Impunity edging towards anarchy

William Saunderson-Meyer writes on the trend towards violent and un-policed protest and strike action


After three months of dithering, much “social compacting”, consultation with the party’s tripartite allies and — who knows? — perhaps the local Russian ambassador, President Cyril Ramaphosa on Monday reshuffled his Cabinet. And what a damp squib that turned out to be.

Despite the addition of two new ministries, including a Minister of Electricity who appropriately has both technocratic and corruption credentials, it remains embarrassingly short of talent and ability. It’s a Cabinet so lacking in basic competencies that it would struggle to oversee the governance of a peaceful democracy that’s bounding ahead economically. 

Unfortunately, that’s not the present South African reality. Instead, this hopeless lot will have to concentrate their meagre skills on steering a tired, divided and violent nation that is under intense economic and social pressure, through to next year’s general election with the minimum of drama or upset. ___STEADY_PAYWALL___

In this regard, the retention of Police Minister Bheki Cele is arguably the biggest mistake that Ramaphosa has made. The five years that Cele has been in charge of the law enforcement portfolio have been disastrous. Violent crime is soaring and, most worrying of all, the government’s extreme reluctance to deploy the police against mob violence, has encouraged a spirit of lawless impunity that is edging towards anarchy.

In July 2021, the SA Police Service (SAPS) sat on its hands for four days — not a teargas canister fired — while looters ran riot. At least 360 people were killed in KwaZulu-Natal and Gauteng, with economic damage exceeding R70 billion and 2 million lost jobs, according to government testimony before the Human Rights Commission. 

This was a seminal moment. In the face of looting and arson, the Ramaphosa government blinked and it’s been fluttering its eyelids non-stop ever since. 

The SAPS has virtually withdrawn from the fray. There are few or no consequences to mob violence and militant students, unionists and Economic Freedom Fighters have taken note.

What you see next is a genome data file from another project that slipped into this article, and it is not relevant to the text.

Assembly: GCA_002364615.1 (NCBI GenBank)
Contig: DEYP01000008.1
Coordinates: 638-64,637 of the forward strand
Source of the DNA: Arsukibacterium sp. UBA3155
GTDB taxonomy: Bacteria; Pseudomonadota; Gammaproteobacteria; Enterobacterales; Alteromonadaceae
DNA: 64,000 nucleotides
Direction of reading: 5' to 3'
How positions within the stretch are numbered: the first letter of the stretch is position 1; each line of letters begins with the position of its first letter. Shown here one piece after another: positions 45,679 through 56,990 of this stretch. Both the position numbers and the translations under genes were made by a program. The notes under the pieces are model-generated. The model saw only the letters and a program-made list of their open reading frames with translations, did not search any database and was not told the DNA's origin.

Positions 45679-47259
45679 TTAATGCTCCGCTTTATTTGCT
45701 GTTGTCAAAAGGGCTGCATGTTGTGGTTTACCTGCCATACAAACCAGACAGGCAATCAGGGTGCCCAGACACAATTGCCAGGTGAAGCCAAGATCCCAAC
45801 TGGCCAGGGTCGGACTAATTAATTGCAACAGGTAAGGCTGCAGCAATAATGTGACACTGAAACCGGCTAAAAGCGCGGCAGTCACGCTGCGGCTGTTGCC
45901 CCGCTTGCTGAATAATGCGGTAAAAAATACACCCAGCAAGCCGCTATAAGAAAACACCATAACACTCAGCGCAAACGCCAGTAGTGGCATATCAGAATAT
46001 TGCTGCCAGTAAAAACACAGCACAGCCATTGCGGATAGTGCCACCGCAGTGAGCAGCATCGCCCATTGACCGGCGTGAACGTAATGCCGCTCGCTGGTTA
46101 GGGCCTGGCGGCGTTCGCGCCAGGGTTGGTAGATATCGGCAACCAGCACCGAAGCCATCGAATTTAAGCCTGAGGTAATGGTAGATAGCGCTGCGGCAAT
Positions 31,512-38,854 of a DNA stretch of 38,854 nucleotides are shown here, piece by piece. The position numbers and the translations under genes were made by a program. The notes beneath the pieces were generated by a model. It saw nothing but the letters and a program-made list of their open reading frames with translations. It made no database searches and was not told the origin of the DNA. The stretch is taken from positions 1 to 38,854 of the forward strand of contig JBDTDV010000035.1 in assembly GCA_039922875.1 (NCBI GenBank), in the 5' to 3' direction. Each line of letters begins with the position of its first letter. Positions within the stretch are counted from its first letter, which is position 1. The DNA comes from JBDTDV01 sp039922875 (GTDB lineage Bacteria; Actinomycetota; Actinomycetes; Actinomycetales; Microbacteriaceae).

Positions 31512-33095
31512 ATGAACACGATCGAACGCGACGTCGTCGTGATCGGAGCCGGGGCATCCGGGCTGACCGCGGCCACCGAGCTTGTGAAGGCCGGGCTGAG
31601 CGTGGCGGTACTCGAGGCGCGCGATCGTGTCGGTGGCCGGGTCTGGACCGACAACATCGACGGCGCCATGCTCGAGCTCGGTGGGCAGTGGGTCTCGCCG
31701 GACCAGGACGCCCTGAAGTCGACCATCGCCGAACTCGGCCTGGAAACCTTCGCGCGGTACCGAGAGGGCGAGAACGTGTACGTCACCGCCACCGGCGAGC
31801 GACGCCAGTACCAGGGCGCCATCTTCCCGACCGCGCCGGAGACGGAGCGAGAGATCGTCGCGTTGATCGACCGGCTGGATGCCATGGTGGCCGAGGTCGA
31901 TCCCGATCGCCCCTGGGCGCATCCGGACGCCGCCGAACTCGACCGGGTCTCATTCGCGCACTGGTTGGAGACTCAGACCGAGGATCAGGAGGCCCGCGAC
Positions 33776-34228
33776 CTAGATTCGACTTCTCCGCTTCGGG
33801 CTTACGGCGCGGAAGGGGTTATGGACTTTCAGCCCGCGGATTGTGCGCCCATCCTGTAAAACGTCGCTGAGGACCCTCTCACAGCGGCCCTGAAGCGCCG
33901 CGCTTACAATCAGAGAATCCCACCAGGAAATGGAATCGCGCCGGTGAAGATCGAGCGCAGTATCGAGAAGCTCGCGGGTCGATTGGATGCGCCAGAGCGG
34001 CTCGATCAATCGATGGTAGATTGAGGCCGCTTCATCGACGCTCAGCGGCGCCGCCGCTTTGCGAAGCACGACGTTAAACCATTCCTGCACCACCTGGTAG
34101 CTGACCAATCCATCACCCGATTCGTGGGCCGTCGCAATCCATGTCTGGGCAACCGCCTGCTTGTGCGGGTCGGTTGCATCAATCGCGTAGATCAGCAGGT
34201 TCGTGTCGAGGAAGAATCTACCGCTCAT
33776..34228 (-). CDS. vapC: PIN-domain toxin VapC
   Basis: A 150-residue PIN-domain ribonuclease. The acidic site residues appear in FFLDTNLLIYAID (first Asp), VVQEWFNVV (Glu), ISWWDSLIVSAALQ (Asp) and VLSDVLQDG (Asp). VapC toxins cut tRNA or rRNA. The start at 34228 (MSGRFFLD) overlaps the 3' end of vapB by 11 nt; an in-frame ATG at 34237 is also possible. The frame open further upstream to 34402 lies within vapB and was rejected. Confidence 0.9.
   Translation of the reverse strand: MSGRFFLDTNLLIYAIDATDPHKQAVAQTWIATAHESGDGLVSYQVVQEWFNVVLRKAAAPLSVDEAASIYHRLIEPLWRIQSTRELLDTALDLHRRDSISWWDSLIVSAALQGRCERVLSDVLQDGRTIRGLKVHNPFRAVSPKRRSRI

The past week has seen sickening levels of union violence on the part of nurses and health workers. The police have been all but invisible. The only security offered, and scant at that, has come from private contractors.

In KwaZulu-Natal, striking nurses — one wielding a panga — attacked an ambulance to prevent it from entering Stanger Hospital. They tried to wrench out of the vehicle a child on advanced life support and assaulted a paramedic who intervened. 

In the Eastern Cape, 23 women had to be snuck out to private hospitals for emergency Caesareans, while the families of hungry patients had to sneak in with food. Singing, dancing, tyre-burning health union workers, demanding a 10% pay rise and a lavish increase in benefits, told the Herald that they did not care if patients died.

In Gauteng and the Free State, at all the public hospitals, surgeries have been cancelled, patients discharged wherever possible, and ambulances prevented from operating. Entrances have been blockaded and anyone trying to enter or leave has to run the gauntlet of jeering, jostling, stone-throwing and sjambokking mobs.

So assured are these thugs that there will be no repercussions, neither from law enforcement nor from their professional oversight bodies, that they make no attempt to hide their faces. Come and get me, is the challenge, and they know that the ANC government doesn’t dare.

Those nurses, doctors and support staff who have tried to keep working have been threatened, abused, and often forcibly prevented from doing so. One doctor told Daily Maverick, which has excelled in its coverage, that those wanting to work are being threatened with “necklacing” and that “these are threats by people they know, who live with them in the township. Most of the health workers who have continued working, live in the city,” she said. 

The Western Cape provincial secretary of the National Education Health and Allied Workers’ Union (Nehawu), Baxolise Mali, was similarly unapologetic. He told his members: “The employer says people are dying. It is not our responsibility to keep people’s lives.”